Articles written in Journal of Biosciences
Volume 39 Issue 1 March 2014 pp 63-74 Articles
Classical swine fever virus (CSFV), the pathogen of classical swine fever (CSF), causes severe hemorrhagic fever and vascular necrosis in domestic pigs and wild boar. A large number of evidence has proven that non-structural 5A (NS5A) is not only a very important part of viral replication complex, but also can regulate host cell’s function; however, the underlying mechanisms remain poorly understood. In the current study, aiming to find more clues in understanding the molecular mechanisms of CSFV NS5A’s function, the yeast two-hybrid (Y2H) system was adopted to screen for CSFV NS5A interactive proteins in the cDNA library of the swine umbilical vein endothelial cell (SUVEC). Alignment with the NCBI database revealed 16 interactive proteins: DDX5, PSMC3, NAV1, PHF5A, GNB2L1, CSDE1, HSPA8, BRMS1, PPP2R3C, AIP, TMED10, POLR1C, TMEM70, METAP2, CHORDC1 and COPS6. These proteins are mostly related to gene transcription, protein folding, protein degradation and metabolism. The interactions detected by the Y2H system should be considered as preliminary results. Since identifying novel pathways and host targets, which play essential roles during infection, may provide potential targets for therapeutic development. The finding of proteins obtained from the SUVEC cDNA library that interact with the CSFV NS5A protein provide valuable information for better understanding the interactions between this viral protein and the host target proteins.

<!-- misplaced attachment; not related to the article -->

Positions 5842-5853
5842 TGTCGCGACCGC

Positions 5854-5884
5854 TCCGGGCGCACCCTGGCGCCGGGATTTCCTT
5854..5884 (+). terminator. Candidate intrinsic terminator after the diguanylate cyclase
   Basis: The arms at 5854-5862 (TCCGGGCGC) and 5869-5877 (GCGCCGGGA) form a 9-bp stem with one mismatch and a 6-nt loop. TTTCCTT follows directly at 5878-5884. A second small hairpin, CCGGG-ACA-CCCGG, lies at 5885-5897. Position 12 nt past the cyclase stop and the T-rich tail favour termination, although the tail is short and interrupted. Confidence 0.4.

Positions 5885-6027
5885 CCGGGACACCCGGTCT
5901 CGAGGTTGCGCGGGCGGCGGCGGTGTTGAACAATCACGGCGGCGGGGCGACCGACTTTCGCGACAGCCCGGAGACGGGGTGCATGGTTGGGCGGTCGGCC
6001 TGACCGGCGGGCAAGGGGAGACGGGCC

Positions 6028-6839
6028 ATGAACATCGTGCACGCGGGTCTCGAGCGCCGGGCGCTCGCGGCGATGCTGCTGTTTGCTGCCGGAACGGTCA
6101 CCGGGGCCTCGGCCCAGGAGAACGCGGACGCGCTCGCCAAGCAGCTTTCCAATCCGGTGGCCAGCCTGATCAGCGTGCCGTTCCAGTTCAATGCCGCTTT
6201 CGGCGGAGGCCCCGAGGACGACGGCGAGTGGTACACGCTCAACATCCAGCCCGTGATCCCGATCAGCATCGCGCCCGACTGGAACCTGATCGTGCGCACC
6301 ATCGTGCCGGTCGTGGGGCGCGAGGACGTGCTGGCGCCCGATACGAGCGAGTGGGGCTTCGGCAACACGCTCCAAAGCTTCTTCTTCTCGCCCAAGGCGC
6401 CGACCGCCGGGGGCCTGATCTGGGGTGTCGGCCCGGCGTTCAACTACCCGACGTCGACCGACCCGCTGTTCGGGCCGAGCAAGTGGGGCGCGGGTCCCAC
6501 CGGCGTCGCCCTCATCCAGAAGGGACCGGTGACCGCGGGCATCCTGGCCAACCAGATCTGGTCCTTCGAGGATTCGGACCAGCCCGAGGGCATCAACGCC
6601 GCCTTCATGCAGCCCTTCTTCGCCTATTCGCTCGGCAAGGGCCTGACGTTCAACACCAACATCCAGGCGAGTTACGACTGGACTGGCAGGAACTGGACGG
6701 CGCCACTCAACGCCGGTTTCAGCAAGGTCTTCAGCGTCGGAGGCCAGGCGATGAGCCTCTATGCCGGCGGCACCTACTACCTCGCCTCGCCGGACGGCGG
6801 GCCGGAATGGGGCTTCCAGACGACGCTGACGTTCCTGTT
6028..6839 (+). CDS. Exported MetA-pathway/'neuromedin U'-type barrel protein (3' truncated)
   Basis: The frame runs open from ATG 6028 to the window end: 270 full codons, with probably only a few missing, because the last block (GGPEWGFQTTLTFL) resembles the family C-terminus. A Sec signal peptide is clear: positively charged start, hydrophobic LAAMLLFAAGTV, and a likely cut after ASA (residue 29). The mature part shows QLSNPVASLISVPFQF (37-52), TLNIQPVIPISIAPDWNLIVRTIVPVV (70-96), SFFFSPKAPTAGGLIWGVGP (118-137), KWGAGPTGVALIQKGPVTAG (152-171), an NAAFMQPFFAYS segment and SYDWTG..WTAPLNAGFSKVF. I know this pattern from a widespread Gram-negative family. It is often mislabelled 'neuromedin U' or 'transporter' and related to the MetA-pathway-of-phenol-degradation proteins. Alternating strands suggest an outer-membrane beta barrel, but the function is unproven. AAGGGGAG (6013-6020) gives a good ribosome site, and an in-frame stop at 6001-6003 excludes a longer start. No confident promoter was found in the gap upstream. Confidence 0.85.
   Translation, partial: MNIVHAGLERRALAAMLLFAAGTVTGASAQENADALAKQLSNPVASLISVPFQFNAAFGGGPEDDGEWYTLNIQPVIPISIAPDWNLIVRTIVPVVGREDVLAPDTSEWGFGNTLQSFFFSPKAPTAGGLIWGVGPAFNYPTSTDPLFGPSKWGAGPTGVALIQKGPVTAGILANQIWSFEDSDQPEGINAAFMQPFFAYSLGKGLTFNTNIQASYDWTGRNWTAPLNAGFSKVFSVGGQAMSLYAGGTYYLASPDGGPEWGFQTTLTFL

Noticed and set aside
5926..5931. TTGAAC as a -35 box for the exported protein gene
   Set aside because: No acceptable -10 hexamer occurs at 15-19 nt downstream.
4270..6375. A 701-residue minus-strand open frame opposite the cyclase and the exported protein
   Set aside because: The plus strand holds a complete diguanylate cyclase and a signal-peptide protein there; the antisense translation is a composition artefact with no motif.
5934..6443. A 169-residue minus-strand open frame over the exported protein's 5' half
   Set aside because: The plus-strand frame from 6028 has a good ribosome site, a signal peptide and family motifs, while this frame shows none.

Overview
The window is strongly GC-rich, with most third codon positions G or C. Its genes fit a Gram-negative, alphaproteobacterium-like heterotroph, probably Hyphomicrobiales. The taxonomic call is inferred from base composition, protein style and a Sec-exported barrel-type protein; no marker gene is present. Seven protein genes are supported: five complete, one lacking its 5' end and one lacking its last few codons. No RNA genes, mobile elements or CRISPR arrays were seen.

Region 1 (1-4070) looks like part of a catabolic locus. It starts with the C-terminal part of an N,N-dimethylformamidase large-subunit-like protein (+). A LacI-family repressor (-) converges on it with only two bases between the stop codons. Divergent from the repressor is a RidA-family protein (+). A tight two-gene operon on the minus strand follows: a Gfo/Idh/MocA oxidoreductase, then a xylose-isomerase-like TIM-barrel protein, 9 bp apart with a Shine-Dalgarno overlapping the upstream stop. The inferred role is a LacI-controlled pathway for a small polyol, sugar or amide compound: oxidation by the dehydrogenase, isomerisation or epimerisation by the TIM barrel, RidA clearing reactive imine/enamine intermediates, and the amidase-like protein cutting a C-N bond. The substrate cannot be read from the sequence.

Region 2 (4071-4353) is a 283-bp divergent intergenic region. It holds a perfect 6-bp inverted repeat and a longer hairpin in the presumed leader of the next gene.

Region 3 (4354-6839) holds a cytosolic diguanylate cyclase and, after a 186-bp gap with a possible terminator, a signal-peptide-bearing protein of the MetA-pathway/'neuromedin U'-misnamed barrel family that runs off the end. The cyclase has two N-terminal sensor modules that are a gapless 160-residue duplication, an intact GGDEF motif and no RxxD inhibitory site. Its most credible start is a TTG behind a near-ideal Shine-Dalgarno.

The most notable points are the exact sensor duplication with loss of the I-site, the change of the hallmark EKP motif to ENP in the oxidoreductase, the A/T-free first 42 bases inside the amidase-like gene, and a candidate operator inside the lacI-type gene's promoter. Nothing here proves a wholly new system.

Volume 40 Issue 1 March 2015 pp 79-90 Articles
The use of adenovirus vector-based vaccines is a promising approach for generating antigen-specific immune responses. Improving vaccine potency is necessary in other approaches to address their inadequate protection for the majority of infectious diseases. This study is the first to reconstruct a recombinant replication-defective human adenovirus co-expressing E2 and invasin C-terminal (InvC) glycoproteins (rAd-E2-InvC). rAd-E2-InvC with 2×106 TCID50 was intramuscularly administered two times to CSFV-free pigs at 14 day intervals. No adverse clinical reactions were observed in any of the pigs after the vaccination. The CSFV E2-specific antibody titer was significantly higher in the rAd-E2-InvC group than that in the rAdV-E2 group as measured by NPLA and blocking ELISA. Pigs immunized with rAd-E2-InvC were completely protected against lethal challenge. Neither CSFV RNA nor pathological changes were detected in the tissues after CSFV challenge. These results demonstrate that rAd-E2-InvC could be an alternative to the existing CSF vaccine. Moreover, InvC that acts as an adjuvant could enhance the immunogenicity of rAdV-E2 and induce high CSFV E2-specific antibody titer and protection level.
Volume 40 Issue 3 September 2015 pp 477-485 Articles